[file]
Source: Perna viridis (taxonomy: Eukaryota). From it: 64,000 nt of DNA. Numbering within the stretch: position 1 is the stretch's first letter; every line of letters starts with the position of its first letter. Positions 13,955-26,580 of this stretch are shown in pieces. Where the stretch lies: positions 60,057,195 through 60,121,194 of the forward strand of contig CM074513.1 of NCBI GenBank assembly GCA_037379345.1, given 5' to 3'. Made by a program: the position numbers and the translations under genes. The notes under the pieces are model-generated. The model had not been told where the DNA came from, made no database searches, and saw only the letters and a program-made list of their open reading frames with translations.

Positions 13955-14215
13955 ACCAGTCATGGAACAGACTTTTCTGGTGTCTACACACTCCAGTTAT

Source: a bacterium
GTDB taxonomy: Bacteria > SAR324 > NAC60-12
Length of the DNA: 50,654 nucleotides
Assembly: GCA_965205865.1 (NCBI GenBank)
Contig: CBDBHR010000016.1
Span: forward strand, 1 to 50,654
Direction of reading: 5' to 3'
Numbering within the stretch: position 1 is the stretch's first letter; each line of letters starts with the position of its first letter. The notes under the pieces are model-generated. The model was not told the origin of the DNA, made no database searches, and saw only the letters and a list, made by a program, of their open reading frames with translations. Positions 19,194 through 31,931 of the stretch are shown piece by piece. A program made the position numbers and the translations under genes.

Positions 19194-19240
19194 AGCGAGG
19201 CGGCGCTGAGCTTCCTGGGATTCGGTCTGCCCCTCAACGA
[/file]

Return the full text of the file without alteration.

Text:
Source: Perna viridis (taxonomy: Eukaryota). From it: 64,000 nt of DNA. Numbering within the stretch: position 1 is the stretch's first letter; every line of letters starts with the position of its first letter. Positions 13,955-26,580 of this stretch are shown in pieces. Where the stretch lies: positions 60,057,195 through 60,121,194 of the forward strand of contig CM074513.1 of NCBI GenBank assembly GCA_037379345.1, given 5' to 3'. Made by a program: the position numbers and the translations under genes. The notes under the pieces are model-generated. The model had not been told where the DNA came from, made no database searches, and saw only the letters and a program-made list of their open reading frames with translations.

Positions 13955-14215
13955 ACCAGTCATGGAACAGACTTTTCTGGTGTCTACACACTCCAGTTAT

Source: a bacterium
GTDB taxonomy: Bacteria > SAR324 > NAC60-12
Length of the DNA: 50,654 nucleotides
Assembly: GCA_965205865.1 (NCBI GenBank)
Contig: CBDBHR010000016.1
Span: forward strand, 1 to 50,654
Direction of reading: 5' to 3'
Numbering within the stretch: position 1 is the stretch's first letter; each line of letters starts with the position of its first letter. The notes under the pieces are model-generated. The model was not told the origin of the DNA, made no database searches, and saw only the letters and a list, made by a program, of their open reading frames with translations. Positions 19,194 through 31,931 of the stretch are shown piece by piece. A program made the position numbers and the translations under genes.

Positions 19194-19240
19194 AGCGAGG
19201 CGGCGCTGAGCTTCCTGGGATTCGGTCTGCCCCTCAACGA